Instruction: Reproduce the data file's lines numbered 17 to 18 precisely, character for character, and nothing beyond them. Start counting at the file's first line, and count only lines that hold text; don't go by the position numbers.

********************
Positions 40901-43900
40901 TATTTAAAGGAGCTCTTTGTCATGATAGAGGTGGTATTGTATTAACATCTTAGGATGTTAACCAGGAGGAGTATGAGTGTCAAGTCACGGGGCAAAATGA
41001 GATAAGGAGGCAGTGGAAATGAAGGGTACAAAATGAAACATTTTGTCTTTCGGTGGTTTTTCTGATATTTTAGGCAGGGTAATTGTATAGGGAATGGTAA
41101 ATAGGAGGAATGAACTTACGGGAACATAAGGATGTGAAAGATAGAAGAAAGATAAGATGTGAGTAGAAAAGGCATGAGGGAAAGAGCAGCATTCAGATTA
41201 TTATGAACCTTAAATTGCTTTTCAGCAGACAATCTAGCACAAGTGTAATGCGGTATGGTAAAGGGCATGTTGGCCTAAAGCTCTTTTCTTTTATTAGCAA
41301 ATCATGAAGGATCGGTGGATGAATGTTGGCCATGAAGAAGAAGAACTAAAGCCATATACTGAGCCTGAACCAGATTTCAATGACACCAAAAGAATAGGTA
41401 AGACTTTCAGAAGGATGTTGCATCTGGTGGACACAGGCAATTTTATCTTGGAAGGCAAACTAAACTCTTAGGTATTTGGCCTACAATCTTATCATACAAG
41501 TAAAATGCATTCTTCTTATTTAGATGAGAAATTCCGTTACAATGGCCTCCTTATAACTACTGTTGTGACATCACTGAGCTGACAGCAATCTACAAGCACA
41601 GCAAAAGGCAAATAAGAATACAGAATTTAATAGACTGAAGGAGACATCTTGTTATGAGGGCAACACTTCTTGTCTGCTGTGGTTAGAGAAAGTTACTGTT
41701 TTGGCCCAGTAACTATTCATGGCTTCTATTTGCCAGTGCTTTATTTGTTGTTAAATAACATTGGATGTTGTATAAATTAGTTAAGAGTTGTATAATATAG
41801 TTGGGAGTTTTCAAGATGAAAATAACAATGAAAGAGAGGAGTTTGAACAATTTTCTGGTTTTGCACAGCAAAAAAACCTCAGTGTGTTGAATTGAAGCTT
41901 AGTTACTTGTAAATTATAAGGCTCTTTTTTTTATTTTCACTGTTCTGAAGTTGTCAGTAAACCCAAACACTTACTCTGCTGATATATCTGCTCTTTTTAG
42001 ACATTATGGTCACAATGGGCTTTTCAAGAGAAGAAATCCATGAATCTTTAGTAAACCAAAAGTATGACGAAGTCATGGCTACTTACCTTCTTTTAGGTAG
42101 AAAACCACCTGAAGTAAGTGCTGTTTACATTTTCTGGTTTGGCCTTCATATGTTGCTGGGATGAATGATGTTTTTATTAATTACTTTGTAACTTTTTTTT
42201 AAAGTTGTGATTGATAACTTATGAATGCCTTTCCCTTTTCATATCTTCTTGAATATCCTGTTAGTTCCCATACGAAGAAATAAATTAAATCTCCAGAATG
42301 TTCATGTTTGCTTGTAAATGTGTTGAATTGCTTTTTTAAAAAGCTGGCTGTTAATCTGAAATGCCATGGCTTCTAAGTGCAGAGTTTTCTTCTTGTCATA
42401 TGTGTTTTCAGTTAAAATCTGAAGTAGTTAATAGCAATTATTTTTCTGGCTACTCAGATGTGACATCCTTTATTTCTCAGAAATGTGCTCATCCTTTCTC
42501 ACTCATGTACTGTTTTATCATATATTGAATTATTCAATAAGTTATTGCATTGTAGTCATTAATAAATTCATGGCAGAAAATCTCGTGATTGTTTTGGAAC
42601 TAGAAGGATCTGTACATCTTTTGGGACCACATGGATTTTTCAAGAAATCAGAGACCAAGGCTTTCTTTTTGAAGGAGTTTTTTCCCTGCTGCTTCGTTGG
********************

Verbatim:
42401 TGTGTTTTCAGTTAAAATCTGAAGTAGTTAATAGCAATTATTTTTCTGGCTACTCAGATGTGACATCCTTTATTTCTCAGAAATGTGCTCATCCTTTCTC
42501 ACTCATGTACTGTTTTATCATATATTGAATTATTCAATAAGTTATTGCATTGTAGTCATTAATAAATTCATGGCAGAAAATCTCGTGATTGTTTTGGAAC